Interstate 83 and 84 in Pennsylvania

Interstate 83 in Pennsylvania

Begin New Freedom
End Harrisburg
Length 51 mi
Length 82 km
Maryland4 Shrewsbury

8 Winterstown

10 Loganville

14 Dallastown

15-22: York

15 Business Route 83

16 Queen Street

18 Mount Rose Avenue

19 Lincoln Highway

21 Arsenal Road

22 George Street

24 Church Road

28 Strinestown

32 York Haven

33 Valley Green

36-50: Harrisburg

36 Fishing Creek Road

38 Evergreen Road

39A Lewisberry Road

39B → Pittsburgh / Philadelphia

40A Limekiln Road

40B Carlisle Road

41A Brandt Avenue

41B → West Harrisburg

42 3rd Street

Susquehanna River

43 Front Street

44A Cameron Street

44B 17th Street

45 32nd Street

46A Eisenhower Boulevard

46B → Philadelphia

47 Eisenhower Boulevard

48 Union Deposit Road

50 Jonestown Road

51 → Hagerstown / Scranton

Interstate 83 or I -83 is an Interstate Highway in the U.S. state of Pennsylvania. The highway forms a north-south route in the center of the state, running from the Maryland border at New Freedom through the city of York to the state capital Harrisburg, where I-83 ends at Interstate 81. The highway is 82 kilometers long.

  • IAMACCEPTED: Provides a list of all colleges in Pennsylvania, including contact information for both private and public schools within Pennsylvania.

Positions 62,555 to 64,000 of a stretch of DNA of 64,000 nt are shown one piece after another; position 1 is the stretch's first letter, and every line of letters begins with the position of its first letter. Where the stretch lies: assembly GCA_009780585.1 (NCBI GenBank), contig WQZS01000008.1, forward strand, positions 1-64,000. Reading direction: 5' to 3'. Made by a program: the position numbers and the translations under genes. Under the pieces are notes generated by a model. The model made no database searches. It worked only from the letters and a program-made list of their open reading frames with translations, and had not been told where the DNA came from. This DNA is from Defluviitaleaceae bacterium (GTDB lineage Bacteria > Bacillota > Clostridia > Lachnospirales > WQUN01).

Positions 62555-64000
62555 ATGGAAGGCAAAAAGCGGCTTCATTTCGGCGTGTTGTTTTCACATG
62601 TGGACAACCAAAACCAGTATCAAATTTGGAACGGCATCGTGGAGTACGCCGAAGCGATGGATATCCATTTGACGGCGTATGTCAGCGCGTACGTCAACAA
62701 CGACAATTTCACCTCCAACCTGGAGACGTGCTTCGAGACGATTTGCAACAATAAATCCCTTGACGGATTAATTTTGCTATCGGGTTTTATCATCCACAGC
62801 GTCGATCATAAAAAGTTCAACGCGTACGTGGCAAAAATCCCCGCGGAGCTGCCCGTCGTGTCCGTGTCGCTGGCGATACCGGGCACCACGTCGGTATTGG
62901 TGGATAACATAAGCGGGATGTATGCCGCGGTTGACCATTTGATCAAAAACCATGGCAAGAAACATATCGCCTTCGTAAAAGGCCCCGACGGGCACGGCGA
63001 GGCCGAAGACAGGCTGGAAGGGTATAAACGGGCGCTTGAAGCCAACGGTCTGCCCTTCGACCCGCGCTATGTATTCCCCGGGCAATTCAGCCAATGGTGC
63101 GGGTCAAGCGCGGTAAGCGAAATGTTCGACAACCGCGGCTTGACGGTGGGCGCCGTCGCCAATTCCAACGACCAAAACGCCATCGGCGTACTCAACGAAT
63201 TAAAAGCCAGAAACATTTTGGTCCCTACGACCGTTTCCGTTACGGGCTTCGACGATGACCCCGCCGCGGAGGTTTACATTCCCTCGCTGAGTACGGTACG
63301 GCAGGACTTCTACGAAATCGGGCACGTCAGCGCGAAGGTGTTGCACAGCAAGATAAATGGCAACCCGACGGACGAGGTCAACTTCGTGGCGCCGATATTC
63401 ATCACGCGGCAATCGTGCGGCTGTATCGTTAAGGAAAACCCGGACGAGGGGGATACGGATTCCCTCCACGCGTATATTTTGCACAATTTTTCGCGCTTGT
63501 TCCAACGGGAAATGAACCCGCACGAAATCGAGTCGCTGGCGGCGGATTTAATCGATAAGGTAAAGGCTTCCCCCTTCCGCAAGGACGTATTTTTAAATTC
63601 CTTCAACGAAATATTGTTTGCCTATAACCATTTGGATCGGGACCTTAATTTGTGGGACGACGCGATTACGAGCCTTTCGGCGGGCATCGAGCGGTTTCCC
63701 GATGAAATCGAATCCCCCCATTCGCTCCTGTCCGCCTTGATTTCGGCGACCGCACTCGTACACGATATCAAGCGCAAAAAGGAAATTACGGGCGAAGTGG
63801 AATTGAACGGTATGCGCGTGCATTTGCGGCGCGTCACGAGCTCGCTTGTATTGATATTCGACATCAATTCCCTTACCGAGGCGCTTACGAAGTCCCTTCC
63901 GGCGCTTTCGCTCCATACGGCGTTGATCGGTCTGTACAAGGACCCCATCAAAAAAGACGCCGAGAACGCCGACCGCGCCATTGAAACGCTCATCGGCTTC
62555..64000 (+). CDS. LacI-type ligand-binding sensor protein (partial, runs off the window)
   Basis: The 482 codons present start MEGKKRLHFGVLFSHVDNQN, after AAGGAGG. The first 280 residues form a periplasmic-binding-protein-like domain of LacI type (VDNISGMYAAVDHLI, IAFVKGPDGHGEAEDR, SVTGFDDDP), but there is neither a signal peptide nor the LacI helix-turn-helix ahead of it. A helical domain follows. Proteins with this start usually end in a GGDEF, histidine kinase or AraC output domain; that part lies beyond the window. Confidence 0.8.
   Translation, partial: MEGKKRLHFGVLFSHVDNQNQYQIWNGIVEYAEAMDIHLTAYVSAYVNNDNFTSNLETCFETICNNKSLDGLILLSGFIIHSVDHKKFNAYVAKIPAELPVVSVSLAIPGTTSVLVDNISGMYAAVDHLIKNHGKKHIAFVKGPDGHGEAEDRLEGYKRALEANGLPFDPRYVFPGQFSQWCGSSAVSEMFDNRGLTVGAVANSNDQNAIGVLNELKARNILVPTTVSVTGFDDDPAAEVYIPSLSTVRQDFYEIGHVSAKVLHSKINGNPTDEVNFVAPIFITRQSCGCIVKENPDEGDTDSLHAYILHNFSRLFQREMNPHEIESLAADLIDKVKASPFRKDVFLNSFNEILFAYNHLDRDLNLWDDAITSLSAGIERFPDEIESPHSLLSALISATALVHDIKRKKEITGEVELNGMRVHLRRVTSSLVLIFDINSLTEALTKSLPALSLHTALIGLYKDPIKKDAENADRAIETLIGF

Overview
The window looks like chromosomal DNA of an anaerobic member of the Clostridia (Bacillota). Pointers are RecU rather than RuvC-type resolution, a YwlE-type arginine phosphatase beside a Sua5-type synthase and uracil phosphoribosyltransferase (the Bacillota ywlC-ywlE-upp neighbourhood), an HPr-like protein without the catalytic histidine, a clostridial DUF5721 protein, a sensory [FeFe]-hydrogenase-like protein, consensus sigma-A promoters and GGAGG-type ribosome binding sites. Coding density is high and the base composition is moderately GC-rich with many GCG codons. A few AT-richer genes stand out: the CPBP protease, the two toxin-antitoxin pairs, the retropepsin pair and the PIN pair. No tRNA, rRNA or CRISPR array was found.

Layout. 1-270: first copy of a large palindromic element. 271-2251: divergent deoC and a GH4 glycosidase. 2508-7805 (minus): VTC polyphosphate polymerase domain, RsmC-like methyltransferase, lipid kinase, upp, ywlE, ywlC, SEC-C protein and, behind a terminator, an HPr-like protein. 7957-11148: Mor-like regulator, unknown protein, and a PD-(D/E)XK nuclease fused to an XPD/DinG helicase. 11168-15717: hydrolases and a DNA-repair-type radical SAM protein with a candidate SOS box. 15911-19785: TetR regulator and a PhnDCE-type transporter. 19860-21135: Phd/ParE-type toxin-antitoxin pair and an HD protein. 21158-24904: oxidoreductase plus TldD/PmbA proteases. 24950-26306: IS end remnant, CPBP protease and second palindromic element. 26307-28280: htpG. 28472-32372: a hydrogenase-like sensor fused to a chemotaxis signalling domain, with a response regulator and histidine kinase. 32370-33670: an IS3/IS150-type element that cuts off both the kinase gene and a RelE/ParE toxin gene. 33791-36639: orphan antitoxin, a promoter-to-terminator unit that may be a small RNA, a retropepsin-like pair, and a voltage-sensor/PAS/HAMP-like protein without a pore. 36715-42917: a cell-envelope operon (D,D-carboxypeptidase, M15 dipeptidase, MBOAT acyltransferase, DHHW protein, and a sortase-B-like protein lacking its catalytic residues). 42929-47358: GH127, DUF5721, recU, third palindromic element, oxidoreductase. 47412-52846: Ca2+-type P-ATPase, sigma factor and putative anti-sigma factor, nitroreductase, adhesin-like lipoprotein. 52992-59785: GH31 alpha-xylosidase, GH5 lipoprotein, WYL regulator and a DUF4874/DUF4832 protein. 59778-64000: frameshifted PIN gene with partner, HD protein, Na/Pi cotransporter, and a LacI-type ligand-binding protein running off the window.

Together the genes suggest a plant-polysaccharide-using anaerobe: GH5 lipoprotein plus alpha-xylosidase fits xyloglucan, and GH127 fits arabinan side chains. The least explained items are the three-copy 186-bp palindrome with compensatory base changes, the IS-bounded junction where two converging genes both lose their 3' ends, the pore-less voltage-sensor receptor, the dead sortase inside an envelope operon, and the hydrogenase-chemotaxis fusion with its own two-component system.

Travel directions

The terminus of I-83 in Harrisburg.

In rural areas, Interstate 83 in Maryland enters the state of Pennsylvania. The highway has 2×2 lanes here, while you pass through a fairly flat area. After about 20 kilometers you reach the city of York, which has more than 40,000 inhabitants. Here one crosses US 30, which leads to Lancaster and Philadelphia. After York, I-83 parallels the Susquehanna River, a wide river. The highway here is called the Susquehanna Expressway.

About 35 kilometers after York you reach the city of Harrisburg, the capital of Pennsylvania. It crosses Interstate 76 on the south side of town. I-76 is a toll road and comes from Pittsburgh and heads toward Philadelphia. I-83 then pulls into the urban area, but still maintains 2×2 lanes. In the suburb of Lower Allen one crosses the SR-581, I-83 turns east and crosses the Susquehanna River. This bridge has 2×3 lanes and offers a good view of the skyline of Harrisburg. Harrisburg itself has only 49,000 inhabitants, but has a fairly large urban area of ​​more than 600,000 inhabitants. On the east side of Harrisburg, it crosses Interstate 283 and continues north on I-83, ending with Interstate 81, which leads to Scranton and New York.


Interstate 83 is one of the older highways in Pennsylvania. Much of the route was built for the Interstate Highway system, the first section opening south of Harrisburg in 1952. By 1961 the route was largely completed, with two exceptions; the northernmost 2 kilometers to I-81, which was not built until Interstate 81 was also built, and the interchange with I-283 in Harrisburg with connecting road sections, which opened in 1971. From 1960, the road was numbered as I-83.

In the late 1990s, there were plans to extend Interstate 83 further north to Williamsport and possibly further north to the New York border . This ultimately did not go through.

Between 2016 and 2021, I-83 was widened to 2×3 lanes through Harrisburg, between US 322/I-283 and I-81.